Zen Pup

A key element in Buddhism is craving. Such pursuit can be directed at sensual satisfaction, power and wealth but also at avoiding unpleasantness. And it is said that such craving is the source of suffering, as it can't be fulfilled for good in a changing world, one in which quarreling among competing individuals is to be found at every stage of the search for fulfillment. Humans' biggest craving seems to be knowing, though. Just like that, very general and blunt: knowing. Or, more accurately, the inability to be in complete peace while interrogations signs swirl around.

Indeed, we all feel that crave. And the thirst for meaning is never quenched. Richard Dawkins, though, thinks that you are an idiot. His ilk is convinced that the mystery of human existence is no more. That the major questions about our being here have been resolved and, henceforth, nothing but science is to be even considered. And while scientific discoveries have indeed answered a plethora of questions which were impossible to solve 100, 500 and 1,000 years ago, the question remains: why is it that everybody continues to feel unfulfilled?

And for what? What is the purpose of declaring the end of history? For the most brilliant minds of our generation to dedicate body and soul to be "growth hackers" or "social media ninjas"? Everyday I dread opening Twitter. And I dread it because I will see a parade of quacks who cannot talk about anything else but SEO, social media hacks, and the dark arts of getting people to click on and buy stuff. Back in the day, the brightest minds were into philosophy. Then came science. Now? Now you have these lost, sad kids wanting to make a startup and swim in money. I hate to see wasted lives, and all because everybody bought into the idiocy that everything is known and that with the cult of science nothing else is needed.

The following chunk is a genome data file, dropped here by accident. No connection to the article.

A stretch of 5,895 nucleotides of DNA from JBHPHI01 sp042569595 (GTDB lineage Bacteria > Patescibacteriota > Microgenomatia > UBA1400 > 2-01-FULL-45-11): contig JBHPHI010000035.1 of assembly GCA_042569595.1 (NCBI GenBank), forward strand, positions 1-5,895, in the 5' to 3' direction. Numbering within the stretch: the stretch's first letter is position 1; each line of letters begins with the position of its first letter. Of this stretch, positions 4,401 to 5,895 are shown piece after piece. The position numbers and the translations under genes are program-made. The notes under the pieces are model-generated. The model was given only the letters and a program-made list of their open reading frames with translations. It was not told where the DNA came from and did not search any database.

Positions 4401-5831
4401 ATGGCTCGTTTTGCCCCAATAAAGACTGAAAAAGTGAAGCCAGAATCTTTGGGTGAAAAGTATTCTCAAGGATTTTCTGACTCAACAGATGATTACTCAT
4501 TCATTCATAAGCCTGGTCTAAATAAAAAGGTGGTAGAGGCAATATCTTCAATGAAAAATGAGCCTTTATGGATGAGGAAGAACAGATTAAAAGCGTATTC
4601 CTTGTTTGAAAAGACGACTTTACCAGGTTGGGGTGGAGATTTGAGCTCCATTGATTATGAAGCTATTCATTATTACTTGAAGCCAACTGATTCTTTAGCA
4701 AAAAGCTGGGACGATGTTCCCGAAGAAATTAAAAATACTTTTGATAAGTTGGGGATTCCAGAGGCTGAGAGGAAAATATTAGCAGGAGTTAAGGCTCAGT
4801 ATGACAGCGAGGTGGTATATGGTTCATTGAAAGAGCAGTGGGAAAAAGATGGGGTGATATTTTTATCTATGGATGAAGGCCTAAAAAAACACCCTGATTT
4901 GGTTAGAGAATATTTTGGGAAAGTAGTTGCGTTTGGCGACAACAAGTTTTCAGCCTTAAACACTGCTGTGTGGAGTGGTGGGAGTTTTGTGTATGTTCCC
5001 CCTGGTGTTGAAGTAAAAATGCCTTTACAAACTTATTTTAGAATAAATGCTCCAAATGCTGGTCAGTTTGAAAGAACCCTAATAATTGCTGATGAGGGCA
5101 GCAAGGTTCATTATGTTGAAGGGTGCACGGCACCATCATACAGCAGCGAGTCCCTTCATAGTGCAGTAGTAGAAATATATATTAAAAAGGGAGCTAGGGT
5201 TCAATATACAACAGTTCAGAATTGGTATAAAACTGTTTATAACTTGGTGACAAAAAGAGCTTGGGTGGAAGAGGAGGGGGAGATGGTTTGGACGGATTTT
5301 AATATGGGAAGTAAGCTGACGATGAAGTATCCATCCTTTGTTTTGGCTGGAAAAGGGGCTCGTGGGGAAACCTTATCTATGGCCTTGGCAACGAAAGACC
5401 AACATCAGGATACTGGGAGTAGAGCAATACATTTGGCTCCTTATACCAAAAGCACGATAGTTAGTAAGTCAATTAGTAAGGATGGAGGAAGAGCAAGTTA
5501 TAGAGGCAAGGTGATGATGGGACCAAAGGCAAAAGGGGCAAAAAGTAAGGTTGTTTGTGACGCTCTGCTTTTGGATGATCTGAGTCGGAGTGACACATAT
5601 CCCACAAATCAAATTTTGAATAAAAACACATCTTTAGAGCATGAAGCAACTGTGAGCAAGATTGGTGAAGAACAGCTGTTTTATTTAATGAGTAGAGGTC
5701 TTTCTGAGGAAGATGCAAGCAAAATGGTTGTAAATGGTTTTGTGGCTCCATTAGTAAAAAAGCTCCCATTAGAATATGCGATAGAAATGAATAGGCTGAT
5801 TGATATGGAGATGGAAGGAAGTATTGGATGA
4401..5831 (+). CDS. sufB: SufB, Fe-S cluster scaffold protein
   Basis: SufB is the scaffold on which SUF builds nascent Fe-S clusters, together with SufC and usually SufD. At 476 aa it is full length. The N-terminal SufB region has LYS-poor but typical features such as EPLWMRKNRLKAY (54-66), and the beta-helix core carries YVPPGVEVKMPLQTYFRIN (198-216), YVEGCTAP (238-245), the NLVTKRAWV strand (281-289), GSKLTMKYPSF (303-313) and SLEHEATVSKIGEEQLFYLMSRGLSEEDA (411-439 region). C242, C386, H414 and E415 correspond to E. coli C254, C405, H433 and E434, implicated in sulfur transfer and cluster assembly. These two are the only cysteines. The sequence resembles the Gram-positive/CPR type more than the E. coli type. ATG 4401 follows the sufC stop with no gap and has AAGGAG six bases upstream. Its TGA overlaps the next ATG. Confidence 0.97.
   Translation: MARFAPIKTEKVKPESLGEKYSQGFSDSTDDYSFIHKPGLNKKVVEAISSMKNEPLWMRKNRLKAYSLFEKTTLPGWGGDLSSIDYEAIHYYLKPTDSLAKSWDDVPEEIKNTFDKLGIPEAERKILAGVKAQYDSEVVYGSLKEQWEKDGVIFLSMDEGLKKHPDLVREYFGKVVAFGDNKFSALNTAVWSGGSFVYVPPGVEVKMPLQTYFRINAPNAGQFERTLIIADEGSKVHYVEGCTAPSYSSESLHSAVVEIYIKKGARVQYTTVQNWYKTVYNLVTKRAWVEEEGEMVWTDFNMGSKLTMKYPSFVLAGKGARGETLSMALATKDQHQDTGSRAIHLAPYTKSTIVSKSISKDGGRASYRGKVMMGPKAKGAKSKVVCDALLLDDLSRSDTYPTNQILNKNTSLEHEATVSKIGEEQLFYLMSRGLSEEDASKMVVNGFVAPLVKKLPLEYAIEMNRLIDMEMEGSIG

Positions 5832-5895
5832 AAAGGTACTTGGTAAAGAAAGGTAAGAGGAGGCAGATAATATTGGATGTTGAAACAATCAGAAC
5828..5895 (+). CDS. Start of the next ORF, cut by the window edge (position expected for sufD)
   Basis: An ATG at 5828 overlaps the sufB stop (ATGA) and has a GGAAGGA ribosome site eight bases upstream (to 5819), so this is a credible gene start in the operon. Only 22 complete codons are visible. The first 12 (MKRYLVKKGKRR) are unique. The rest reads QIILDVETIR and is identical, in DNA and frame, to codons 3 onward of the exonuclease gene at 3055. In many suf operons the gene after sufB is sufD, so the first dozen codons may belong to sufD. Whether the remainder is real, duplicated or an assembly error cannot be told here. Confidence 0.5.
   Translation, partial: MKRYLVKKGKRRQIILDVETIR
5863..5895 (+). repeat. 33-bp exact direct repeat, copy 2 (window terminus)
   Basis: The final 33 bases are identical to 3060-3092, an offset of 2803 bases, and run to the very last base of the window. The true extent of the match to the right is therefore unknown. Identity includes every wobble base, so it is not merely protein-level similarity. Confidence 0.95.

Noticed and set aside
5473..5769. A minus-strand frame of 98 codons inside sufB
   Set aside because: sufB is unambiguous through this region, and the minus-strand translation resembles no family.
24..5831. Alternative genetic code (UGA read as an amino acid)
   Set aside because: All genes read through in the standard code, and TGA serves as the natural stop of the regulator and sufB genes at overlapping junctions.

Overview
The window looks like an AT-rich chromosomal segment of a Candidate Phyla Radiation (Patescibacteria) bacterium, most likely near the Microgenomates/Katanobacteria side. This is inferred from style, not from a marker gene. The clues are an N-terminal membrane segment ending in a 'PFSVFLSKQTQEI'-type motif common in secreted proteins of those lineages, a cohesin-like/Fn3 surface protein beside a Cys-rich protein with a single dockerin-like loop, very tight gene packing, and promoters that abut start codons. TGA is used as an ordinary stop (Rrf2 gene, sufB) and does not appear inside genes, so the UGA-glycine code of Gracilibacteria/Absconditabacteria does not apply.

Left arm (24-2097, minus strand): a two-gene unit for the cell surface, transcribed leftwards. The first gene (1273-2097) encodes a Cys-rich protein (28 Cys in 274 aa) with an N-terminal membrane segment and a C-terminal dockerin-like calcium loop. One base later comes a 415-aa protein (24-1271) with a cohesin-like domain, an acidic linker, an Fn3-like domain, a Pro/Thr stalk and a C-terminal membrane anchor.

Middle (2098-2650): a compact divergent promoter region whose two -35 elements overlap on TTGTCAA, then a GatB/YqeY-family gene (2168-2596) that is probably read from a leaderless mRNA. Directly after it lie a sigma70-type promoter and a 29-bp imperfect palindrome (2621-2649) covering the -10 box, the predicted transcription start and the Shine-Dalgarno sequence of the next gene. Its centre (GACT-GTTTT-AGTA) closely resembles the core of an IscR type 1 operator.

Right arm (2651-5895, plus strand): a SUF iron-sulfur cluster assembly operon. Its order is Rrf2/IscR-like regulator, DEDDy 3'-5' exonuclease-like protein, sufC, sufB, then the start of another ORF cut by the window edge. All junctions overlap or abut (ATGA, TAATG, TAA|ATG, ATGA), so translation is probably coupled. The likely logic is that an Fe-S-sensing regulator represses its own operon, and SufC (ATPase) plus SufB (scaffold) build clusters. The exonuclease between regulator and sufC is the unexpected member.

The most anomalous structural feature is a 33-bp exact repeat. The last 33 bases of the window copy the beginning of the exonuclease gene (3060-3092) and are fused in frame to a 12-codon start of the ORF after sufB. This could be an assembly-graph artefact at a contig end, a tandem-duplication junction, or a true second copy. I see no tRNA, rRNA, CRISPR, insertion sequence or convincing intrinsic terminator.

Listen, I am not into the hunter-gatherer nostalgia. I understand that, at macro level, you can track the history of humanity and realize that the romanticism of a bucolic existence cemented in the family and the community is dead. Dead. D. E. A. D. It is over. The state and the market have killed the romanticism and, for winning a total battle, people have been spoonfed the idea that they are individuals. And there you have it, an army of individuals who are free... to consume; a bunch of zombies who are profoundly, painstakingly alone.

Back in the day, when a person's life would take place in a radius of 100 kilometers and be subjected to the asphyxiating but secure environment of a family and a community, there was a craving for space, individualism, and discovery... but, most of all, a craving for knowing, seeing what was out there beyond the fairy tales told by the village elders and the priests. Today, without safety net, the craving is different. It is a search for meaning where there is no meaning and by indirect ways, through the path of consuming things and experiences and a look which would define each one as a person. Humanity still craves. It just craves different things. Henceforth, the pain of existence continues though, this time, there is nobody around to comfort and relate to.

I guess there is a slight nostalgia for the mysteries which surrounded humanity for thousands of years. The craving is still there though, this time, the cult in turn says there is nothing else to know. The magic is dead. And romanticism, my friend, is over. Welcome to the machine.